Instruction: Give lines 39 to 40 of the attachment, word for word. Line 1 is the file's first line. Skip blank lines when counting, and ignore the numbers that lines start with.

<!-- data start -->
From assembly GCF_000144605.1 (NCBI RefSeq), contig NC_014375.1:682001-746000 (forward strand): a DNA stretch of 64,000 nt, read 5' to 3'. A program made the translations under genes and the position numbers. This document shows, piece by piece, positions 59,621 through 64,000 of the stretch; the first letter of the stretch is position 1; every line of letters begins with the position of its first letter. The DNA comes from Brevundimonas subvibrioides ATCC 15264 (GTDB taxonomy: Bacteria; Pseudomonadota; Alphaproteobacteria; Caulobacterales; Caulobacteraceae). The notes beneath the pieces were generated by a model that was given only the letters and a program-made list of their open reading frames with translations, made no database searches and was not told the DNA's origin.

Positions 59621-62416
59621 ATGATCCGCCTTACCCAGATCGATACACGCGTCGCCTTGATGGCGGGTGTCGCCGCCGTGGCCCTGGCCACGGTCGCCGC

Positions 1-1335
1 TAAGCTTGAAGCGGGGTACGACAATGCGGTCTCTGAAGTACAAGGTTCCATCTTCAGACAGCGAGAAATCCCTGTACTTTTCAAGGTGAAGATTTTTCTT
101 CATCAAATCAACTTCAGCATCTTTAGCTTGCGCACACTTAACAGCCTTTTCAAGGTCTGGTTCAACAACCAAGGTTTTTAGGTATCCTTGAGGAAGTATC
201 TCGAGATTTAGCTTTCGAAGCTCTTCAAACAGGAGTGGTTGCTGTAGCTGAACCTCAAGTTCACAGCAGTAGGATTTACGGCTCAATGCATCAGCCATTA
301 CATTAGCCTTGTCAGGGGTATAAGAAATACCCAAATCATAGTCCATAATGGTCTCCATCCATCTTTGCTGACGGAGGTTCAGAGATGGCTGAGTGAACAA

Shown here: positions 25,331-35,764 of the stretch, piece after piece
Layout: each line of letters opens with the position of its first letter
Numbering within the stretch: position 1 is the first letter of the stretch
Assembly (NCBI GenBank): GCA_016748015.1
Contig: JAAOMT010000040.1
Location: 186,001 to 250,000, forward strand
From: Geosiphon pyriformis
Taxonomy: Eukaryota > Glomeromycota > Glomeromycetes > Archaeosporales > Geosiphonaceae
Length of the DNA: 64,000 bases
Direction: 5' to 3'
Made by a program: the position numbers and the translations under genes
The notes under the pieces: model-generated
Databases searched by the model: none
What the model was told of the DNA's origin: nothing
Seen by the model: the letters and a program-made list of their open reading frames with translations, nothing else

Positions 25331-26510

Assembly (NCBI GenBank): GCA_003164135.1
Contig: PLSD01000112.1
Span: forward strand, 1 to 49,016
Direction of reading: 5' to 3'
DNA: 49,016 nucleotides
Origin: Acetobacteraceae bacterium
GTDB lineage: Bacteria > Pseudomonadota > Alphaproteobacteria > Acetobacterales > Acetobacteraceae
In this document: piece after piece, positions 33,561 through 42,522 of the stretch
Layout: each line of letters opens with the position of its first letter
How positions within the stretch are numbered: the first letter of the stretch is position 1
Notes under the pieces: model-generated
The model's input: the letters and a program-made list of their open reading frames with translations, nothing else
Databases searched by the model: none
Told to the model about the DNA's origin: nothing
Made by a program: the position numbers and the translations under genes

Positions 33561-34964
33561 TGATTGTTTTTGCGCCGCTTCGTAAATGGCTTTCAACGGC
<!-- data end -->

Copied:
Made by a program: the position numbers and the translations under genes

Positions 33561-34964